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Narrative of the Life of Frederick Douglass

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Narrative of the Life of Frederick Douglass

The tone established in the Narrative of the Life of Frederick Douglass is unusual in that from the beginning to the end the focus has been shifted. In the beginning of the narrative Douglass seems to fulfill every stereotypical slavery theme. He is a young black slave who at first cannot read and is very naпve in understanding his situation. As a child put into slavery Douglass does not have the knowledge to know about his surroundings and the world outside of slavery. In Douglass' narrative the tone is first set as that of an observer, however finishing with his own personal accounts.

When first introduced to Douglass and his story, we find him to be a young slave boy filled with information about those around him. Not only does he speak from the view point of an observer, but he speaks of many typical stereotypes in the slave life. At this point in his life, Frederick is inexperienced and knows nothing of the pleasures of things such as reading, writing, or even the rights everyone should be entitled to. Douglass knowing hardly anything of his family, their whereabouts, or his background, seems to be equivalent to the many other slaves at the time. As a child Frederick Douglass sees the injustices around him and observes them, yet as the story continues we begin to see a change.

With the progression of time we find Frederick Douglas begin to shift the tone to a focus within himself. The story begins to center around his slave life, his experiences, and less about those around him. It is finally in the second part of the narrative that we see a breakout of Douglass where he demonstrates his individualistic attitude, and his take charge qualities. Instead of creating a tone that centers on the lives of slaves around him, Douglass grabs the reader's attention by shifting the tone to more personal accounts.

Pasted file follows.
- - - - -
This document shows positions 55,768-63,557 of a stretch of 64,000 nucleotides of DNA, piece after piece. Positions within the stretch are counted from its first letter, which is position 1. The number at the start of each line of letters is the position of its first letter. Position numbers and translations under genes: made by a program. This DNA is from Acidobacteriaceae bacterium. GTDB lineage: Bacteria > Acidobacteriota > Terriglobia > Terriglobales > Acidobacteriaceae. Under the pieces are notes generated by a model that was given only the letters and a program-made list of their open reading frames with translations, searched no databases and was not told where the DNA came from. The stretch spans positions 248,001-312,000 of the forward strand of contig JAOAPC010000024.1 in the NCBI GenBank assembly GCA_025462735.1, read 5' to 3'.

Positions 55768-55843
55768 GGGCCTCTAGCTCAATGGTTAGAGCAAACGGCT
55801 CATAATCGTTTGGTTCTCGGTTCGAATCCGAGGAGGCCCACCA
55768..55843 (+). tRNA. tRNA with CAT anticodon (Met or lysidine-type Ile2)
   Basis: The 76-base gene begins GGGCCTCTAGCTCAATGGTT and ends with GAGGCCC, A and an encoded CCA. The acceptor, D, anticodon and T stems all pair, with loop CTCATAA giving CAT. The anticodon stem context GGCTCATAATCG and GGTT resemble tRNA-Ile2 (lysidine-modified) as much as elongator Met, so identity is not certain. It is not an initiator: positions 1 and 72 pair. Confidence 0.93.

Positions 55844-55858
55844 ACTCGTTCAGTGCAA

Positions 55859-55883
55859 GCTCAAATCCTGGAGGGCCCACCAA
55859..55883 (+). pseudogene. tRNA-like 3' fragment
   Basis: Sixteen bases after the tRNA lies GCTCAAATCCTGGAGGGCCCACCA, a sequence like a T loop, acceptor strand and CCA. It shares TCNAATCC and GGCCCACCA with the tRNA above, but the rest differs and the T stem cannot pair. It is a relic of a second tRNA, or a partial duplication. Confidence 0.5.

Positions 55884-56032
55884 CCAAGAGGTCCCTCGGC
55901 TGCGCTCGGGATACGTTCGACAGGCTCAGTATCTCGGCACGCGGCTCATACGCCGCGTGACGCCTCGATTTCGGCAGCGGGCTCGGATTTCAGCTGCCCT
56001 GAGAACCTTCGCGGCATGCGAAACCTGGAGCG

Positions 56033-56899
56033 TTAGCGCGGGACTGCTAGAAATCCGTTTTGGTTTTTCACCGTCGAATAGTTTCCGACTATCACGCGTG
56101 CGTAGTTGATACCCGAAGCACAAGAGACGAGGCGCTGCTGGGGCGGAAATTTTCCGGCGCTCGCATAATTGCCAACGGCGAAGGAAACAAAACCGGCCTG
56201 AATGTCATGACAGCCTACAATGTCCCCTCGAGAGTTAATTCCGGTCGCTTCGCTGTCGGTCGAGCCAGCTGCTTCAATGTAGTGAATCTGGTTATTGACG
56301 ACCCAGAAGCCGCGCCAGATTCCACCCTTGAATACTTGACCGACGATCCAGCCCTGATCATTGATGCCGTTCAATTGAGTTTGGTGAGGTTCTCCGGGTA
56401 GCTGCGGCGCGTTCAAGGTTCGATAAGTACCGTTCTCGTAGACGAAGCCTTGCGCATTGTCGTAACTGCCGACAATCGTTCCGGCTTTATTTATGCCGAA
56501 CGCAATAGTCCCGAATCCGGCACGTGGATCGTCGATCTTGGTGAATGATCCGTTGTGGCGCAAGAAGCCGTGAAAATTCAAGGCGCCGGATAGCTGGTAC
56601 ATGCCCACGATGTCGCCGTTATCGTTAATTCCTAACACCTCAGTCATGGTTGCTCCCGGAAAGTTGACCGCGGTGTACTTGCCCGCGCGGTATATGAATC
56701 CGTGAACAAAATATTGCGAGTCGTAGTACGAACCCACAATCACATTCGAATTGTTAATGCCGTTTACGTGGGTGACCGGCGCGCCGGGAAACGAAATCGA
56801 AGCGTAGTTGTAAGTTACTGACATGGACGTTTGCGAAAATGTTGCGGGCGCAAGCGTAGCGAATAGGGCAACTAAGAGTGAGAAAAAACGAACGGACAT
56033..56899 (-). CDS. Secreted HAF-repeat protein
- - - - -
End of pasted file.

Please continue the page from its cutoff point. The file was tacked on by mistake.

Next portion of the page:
By centering on his own personal story, Douglass is able to capture the attention of his audience. With a more detailed description of events taking place, the reader is trapped into that time period, being able to live out the experience with Douglass. Frederick Douglass' quest for freedom almost becomes a quest for the reader as well. The tone set during this section of the narrative shows Douglass to be much more in charge than he was as a child. A confident slave, Douglass anticipates his freedom, yet also creating a freedom for himself while still enslaved.

It is at this time that Frederick Douglass learns one of the greatest freedoms of all. He is set free, in an educational sense. Douglass has been taught a few reading lessons form his mistress. Soon after his master discovers this, and commences the teaching at once. Soon thereafter, Frederick Douglass uses some smart tactics to resume his learning. He in a sense manipulates the children around him into teaching him how to read and write. This grand achievement taught Douglass something, as he says, "From that moment, I understood the pathway from slavery to freedom. It was just what I wanted, and I got it at a time when I least expected it." Douglass has discovered a great new freedom and uses this new power to help plan



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